The U.S. Under-23 men's national team kicked off its quest to qualify for next summer's Olympics in Rio de Janeiro with a 3-1 win over Canada at Sporting Park in Kansas City, Kansas, Thursday night.
Stanford junior Jordan Morris continued his tear wearing a U.S. shirt, scoring in the first and 73rd minutes, and the Americans held despite conceding off a late set piece. Luis Gil's stoppage-time penalty finished off the Canadians and cemented the three-point haul.
Panama and Cuba played to a 1-1 draw in the opening match of Group A play, allowing the U.S. to take sole possession of first place after the first set of games and get one step closer to avoiding a repeat of the 2011 Nightmare in Nashville and instead finding 2015 Redemption at Rio Tinto. Games against Cuba and Panama remain, however, before securing a trip to Utah for the all-important semifinals.
Here are three thoughts on the match:
U.S. enjoys a perfect start...
You can't begin a qualifying campaign much better than the U.S. did. Morris's first-minute goal set the tone before Canada even touched the ball. Jerome Kiesewetter (more on him below), set up the Stanford standout with a pinpoint cross from the right, and the unmarked Morris did the rest with his accurate header.
It was the full sequence that was so impressive, though. With Canada bringing high pressure, the U.S. successfully played out of the back off the opening kickoff, with center back Matt Miazga playing forward for Fatai Alashe. His one-touch flick to Matt Polster allowed the play to develop down the right flank, and Polster put Kiesewetter in position to send in the decisive ball.
For a team looking to make a statement and avoid any hiccups on the road to Rio, scoring 36 seconds in is certainly a way to do that.
...but not a perfect evening
The three points are all that ultimately matter in a qualifying tournament, but digging deeper reveals that the U.S. is not a perfect squad. For starters, Polster is not at his best position at right back, and the U.S. in general is lacking true flank options both in the midfield and the back.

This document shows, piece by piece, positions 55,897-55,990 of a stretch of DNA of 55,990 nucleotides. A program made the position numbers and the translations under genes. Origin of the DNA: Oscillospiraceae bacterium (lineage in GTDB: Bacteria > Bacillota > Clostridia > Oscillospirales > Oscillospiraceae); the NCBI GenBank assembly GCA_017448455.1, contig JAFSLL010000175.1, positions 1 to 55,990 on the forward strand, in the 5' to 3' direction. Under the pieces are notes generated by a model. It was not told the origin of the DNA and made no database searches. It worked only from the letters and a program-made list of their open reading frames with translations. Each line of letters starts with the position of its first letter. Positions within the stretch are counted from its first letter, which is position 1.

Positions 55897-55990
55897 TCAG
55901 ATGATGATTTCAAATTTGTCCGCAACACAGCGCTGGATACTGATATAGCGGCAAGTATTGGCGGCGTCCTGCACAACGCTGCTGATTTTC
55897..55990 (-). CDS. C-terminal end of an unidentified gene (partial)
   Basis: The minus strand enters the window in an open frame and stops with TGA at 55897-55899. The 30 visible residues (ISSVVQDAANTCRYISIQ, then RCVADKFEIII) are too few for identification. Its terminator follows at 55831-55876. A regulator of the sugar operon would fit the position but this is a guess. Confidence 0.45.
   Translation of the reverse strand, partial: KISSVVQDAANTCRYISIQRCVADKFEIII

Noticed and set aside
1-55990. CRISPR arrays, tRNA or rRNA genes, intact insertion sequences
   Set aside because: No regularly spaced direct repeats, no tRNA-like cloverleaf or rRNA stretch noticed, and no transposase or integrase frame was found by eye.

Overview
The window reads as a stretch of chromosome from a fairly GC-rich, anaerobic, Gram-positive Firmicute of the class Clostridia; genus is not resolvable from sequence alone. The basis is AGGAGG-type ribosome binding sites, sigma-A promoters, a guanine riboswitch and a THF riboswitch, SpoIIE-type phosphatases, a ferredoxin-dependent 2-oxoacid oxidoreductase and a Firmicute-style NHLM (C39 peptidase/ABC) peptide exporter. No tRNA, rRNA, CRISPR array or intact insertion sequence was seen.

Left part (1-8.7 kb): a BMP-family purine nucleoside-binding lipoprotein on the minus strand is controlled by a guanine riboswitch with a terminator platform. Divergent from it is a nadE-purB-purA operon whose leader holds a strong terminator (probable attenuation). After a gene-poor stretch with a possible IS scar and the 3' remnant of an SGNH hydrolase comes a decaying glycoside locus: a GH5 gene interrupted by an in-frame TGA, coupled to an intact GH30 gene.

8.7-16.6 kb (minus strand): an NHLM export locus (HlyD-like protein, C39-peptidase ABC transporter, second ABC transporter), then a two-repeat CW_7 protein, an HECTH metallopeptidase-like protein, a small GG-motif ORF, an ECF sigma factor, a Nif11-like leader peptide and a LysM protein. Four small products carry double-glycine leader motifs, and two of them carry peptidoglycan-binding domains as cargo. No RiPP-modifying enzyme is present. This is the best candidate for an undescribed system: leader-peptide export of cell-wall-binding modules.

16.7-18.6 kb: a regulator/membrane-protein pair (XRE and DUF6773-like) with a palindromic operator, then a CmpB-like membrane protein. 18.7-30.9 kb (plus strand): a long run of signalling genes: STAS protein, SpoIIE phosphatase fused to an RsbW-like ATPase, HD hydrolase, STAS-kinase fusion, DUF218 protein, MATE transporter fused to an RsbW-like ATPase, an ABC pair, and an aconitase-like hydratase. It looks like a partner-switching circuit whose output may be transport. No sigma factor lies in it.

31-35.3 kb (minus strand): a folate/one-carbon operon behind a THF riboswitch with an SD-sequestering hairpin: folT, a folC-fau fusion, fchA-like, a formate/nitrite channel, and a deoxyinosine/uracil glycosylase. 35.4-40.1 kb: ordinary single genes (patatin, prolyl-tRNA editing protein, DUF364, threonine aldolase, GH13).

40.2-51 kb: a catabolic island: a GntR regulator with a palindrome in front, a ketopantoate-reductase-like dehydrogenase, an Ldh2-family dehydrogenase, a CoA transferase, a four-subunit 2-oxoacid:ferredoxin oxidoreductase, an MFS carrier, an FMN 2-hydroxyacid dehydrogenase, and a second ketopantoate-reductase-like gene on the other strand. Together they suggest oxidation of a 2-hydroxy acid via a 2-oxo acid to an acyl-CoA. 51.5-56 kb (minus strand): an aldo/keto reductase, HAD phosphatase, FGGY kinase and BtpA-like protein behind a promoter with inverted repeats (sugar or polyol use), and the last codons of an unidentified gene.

Polster has been one of the revelations of the MLS season (if you haven't been watching the Chicago Fire regularly, nobody would blame you, but watch Polster in his defensive midfield role the next time you do), but shoehorning him into a right back in just his third game with the U-23s in any competition seems like a tall order, and Canada's Michael Petrasso repeatedly looked to exploit that fact.
Digging further, Canada controlled the action for numerous spans of the game, especially in the second half when the U.S. could have taken some of the air out of the ball and put the game away. That Canada mis-hit multiple quality chances certainly allowed the USA off the hook (that and record-setting MLS rookie Cyle Larin not being released by Orlando City for the qualifying campaign).
The U.S. finally did get an insurance goal through Morris, who bodied off a defender to latch onto Wil Trapp's lovely ball over the top before controlling and finishing from inside the box, and they'd need it. Petrasso was left completely unmarked by the near post on an 81st-minute corner kick, and his flicked-on header sliced the deficit in half.
The Americans may have held on to win, but there's room for improvement, and manager Andi Herzog has to know that.
Kiesewetter stands out
There are a number of players on the USA who have garnered more hype and headlines than Kiesewetter.
Morris has already made his mark on the senior team, and his legend only grows the longer he remains at Stanford. Midfielders Gedion Zelalem and Emerson Hyndman, defenders Cameron Carter-Vickers and Miazga and goalkeeper Zack Steffen all represented the U.S. U-20s this summer at the World Cup, making a spirited run to the quarterfinals before falling on penalties to eventual champion Serbia. Marc Pelosi was in Liverpool's youth system before joining the San Jose Earthquakes this season. Luis Gil and Trapp are burgeoning MLS stars.
Kiesewetter looks poised to make his own name, though. The Stuttgart product was a handful for Canada to handle going forward, creating problems down the right side and showing no fear in taking on his marks. He provided the opening assist, was responsible for keeping Canada on its heels and very nearly had an insurance goal just after the hour mark, only to be denied by Canada and Montreal Impact goalkeeper Maxime Crepeau on a close-range chance.
In the latter stages of the game, he drew a yellow card with his pace and had the confidence to nutmeg an opponent trying to dribble out of the back, with the U.S. committing numbers in defense trying to close out the match. To finish off his performance, he earned a penalty in stoppage time, again taking on a defender with no hesitation.
Kiesewetter has played in eight games for Stuttgart II in Germany's third division without a goal, but like Julian Green, Mario Rodriguez and Caleb Stanko, among others, he's a player based in Germany's lower tiers to keep in mind for the present and near future.